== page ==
If it could be sold, the air of Saas-Fee would be found in gourmet stores. It's a kind of ambrosia for the lungs. I tumbled off the bus after the ride up the mountain, taking in great gulps, feeling as if I'd been breathing secondhand -- perhaps tenth-hand -- air all my life until then.
The ride in itself was enough to take the breath away --past trees hurtling upward on the right, gorges shooting downward on the left, waterfalls across the way, an occasional scuttle between a small huddle of chalets, up the mountain -- its height seeming to come from another planet; a ride during which concentrating on the scenery absorbed the whole of our attention.
Saas-Fee is a resort town on the highest mountain in Switzerland, Mt. Dom (Mt. Rosa is higher but is shared with Italy). Until about 15 years ago the only way to get here was by donkey. They still have interesting transportation here; you can drive up or take the bus from Brig (there's a road now), but you must leave your car in a parking lot outside of town. Electrical cars, something like a railroad luggage cart, move luggage about the village. People mostly travel on their own two feet -- the village is only a mile in circumference -- though in the winter you can hire a horse-drawn sleigh.
Saas-Fee has 1,028 permament residents; all of them make their living from tourism. "Maybe 10 people could live here on what the earth gives you," Amade Perrig, the town's tourist director, commented. The yearly total of visitors outnumbers the number of residents by more than 7 to 1. The residents are immediately distinguishable -- they all look athletic: blue eyes and rough winter tans (which look different, somehow, from the indolently acquired tropical tan).
Until 1963 Saas-Fee was a summer resort. Now it's a skiing mecca for Swiss and Germans (Americans haven't found it yet). High season for skiing is February through April, but you can ski there all year round. In the summer you have to ski before noon; as compensation, you can schuss down the high Alpine powder in shorts and a T-shirt. Mr. Perrig says that your face is in the sun, your skis in the shade.
The town of Saas-Fee is set in a kind of bowl, high on the mountain; you have to crane your neck to see the sky. This flatlander felt a constant awareness of the mountain -- a bit like suspecting someone is reading the paper over your shoulder on the subway. It seems to go straight up into the air, but Mr. Perrig says that skiers find that the slopes look much steeper than they are. And beginning skiers need not look up and despair: There are seven slopes here just for them.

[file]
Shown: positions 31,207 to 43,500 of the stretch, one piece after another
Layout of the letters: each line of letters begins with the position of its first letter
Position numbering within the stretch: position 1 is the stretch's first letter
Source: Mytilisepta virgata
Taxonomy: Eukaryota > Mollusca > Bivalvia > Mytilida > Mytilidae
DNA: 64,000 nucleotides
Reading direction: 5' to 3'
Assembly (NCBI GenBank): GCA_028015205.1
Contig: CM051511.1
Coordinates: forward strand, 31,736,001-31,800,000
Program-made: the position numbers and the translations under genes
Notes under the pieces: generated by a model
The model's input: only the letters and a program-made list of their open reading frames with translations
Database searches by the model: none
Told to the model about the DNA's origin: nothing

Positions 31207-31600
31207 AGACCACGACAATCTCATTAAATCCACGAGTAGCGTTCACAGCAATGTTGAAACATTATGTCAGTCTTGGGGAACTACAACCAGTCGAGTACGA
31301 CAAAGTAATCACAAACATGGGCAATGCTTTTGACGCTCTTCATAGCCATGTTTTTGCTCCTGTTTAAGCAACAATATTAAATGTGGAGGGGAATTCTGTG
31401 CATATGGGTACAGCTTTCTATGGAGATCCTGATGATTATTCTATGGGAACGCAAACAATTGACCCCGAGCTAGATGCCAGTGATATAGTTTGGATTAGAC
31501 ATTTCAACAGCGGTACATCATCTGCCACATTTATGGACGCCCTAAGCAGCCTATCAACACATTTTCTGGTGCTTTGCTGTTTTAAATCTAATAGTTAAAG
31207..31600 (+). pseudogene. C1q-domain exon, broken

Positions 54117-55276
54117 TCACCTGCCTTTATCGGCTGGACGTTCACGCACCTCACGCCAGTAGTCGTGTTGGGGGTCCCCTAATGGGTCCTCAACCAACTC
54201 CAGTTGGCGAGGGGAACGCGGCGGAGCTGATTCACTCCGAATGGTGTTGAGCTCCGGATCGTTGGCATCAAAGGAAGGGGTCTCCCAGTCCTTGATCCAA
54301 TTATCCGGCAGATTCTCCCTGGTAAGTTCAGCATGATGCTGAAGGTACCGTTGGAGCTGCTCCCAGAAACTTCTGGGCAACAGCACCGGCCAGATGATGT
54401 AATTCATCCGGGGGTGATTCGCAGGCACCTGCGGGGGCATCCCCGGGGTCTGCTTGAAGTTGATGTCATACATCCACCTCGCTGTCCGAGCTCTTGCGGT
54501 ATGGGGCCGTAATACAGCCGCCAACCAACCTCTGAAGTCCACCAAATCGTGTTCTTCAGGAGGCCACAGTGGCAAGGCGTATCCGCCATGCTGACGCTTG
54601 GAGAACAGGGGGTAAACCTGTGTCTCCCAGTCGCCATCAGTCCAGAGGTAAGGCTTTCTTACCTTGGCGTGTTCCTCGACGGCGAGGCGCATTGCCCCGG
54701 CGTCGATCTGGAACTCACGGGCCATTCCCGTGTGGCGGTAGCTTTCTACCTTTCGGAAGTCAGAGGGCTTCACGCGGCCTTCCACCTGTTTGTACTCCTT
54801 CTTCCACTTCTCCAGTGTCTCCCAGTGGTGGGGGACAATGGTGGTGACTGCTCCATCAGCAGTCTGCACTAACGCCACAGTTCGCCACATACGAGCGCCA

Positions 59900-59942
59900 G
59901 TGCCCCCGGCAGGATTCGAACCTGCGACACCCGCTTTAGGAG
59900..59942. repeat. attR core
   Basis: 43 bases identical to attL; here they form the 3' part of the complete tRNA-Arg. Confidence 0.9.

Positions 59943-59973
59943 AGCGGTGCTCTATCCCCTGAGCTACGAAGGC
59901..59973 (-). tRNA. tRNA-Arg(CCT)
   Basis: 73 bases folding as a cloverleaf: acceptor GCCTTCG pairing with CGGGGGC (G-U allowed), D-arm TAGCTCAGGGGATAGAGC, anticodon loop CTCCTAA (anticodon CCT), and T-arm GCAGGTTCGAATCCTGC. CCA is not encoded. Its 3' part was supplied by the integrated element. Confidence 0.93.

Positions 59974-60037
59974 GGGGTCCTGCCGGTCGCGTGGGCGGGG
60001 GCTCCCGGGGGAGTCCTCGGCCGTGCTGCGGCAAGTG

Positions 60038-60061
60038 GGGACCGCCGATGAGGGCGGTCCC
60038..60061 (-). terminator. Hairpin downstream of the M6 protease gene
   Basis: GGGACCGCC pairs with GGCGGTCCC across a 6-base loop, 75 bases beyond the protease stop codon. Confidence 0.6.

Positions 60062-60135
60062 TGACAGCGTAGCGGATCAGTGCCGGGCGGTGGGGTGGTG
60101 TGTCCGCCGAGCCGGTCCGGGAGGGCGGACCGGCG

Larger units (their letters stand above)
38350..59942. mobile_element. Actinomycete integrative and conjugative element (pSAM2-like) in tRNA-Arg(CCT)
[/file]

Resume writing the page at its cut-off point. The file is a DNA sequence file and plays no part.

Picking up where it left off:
There's a little stream and a bridge at the lowest point in the town; from there you can see the chalets, charming little stores, trees, and behind them all the mountains, black against the small circle of blue night sky, lit by thousands of stars (strange for the city-dweller used to starless, sullen-pink firmament punctuated by buildings). Because there are no cars, the small winding streets are intimate, like an outdoor room.
Raclette comes from this part of Switzerland. A strong cheese is toasted on a special grill (the old way was to set it by the fire). As the cheese melts, it is scrapped off onto a plate, to be eaten with pickles and onions. Our group of eight had one very busy raclette maker. As each person was served the others strove to look polite rather than hungry while waiting for theirs. A most savory, satisfying meal, taken with extremely chewy, freshly made dark rolls.
The town of Saas-Fee spends thousands of francs maintaining its superb cross-country ski trails, which are free. "Sometimes you have to spend on things that don't bring you money," Mr. Perrig comments.
All of the cozy chalets are hooked up to a computer; you write to the Saas-Fee tourist board (CH-3906 Saas-Fee, Switzerland) and they send you the name of the owner with the number of the available apartment. I visited a new inn called the Condor; charming and excellent. By the way, condors --big birds immediately distinguishable by their separated wing feathers, rather like spread fingers -- are common here; it's appropriate, as Saas-Fee is something of an aerie.
The tourist board claims there are tame marmots here, too, and to back this up we were given a picture showing a man holding a child, the child looking on dubiously as what looks delightfully like a small furry seal accepts a bit of bread.
"Alps and warmingpans taken j'intly are delicious," a character in a travel book by Louisa May Alcott once remarked. The Swiss still manage that combination of magnificent beauty and coziness -- at any time of year.
It's a hard combination to leave. As I got on the bus, I took one last big breath of that pre-Industrial Revolution air, cold from the heart of the Alps.